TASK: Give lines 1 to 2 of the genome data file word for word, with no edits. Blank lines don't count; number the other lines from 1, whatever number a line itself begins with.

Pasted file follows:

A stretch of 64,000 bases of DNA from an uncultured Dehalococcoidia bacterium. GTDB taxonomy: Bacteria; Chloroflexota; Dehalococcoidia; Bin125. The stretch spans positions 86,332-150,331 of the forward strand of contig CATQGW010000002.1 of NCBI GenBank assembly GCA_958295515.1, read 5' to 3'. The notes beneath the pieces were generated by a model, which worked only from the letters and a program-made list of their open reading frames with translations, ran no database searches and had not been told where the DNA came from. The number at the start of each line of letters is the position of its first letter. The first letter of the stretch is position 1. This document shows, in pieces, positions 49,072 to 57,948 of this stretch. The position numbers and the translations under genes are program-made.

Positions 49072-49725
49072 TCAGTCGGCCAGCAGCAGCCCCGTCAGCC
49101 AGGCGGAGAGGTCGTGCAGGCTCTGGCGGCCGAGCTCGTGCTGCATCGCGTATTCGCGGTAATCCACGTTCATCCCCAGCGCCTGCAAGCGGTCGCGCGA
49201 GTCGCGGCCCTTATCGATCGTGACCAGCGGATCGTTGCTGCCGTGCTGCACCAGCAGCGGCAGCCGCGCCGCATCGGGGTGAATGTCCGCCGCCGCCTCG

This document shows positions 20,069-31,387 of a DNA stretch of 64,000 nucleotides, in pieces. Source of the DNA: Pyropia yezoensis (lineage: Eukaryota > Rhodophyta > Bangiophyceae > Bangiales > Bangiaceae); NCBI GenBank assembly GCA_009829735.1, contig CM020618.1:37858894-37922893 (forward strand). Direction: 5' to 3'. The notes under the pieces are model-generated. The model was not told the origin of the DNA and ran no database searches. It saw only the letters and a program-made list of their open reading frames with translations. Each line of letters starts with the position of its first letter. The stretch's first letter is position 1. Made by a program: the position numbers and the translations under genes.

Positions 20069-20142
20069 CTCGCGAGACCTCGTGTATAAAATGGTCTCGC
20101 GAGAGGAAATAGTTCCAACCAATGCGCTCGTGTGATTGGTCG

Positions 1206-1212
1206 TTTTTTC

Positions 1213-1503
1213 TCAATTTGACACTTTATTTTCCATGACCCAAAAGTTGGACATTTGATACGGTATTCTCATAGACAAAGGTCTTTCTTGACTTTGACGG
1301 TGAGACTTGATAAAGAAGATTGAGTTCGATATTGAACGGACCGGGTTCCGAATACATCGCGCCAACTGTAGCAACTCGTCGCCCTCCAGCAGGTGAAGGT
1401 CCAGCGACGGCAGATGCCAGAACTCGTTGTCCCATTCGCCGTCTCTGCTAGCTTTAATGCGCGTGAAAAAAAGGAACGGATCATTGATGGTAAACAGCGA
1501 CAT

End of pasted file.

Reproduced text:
A stretch of 64,000 bases of DNA from an uncultured Dehalococcoidia bacterium. GTDB taxonomy: Bacteria; Chloroflexota; Dehalococcoidia; Bin125. The stretch spans positions 86,332-150,331 of the forward strand of contig CATQGW010000002.1 of NCBI GenBank assembly GCA_958295515.1, read 5' to 3'. The notes beneath the pieces were generated by a model, which worked only from the letters and a program-made list of their open reading frames with translations, ran no database searches and had not been told where the DNA came from. The number at the start of each line of letters is the position of its first letter. The first letter of the stretch is position 1. This document shows, in pieces, positions 49,072 to 57,948 of this stretch. The position numbers and the translations under genes are program-made.

Positions 49072-49725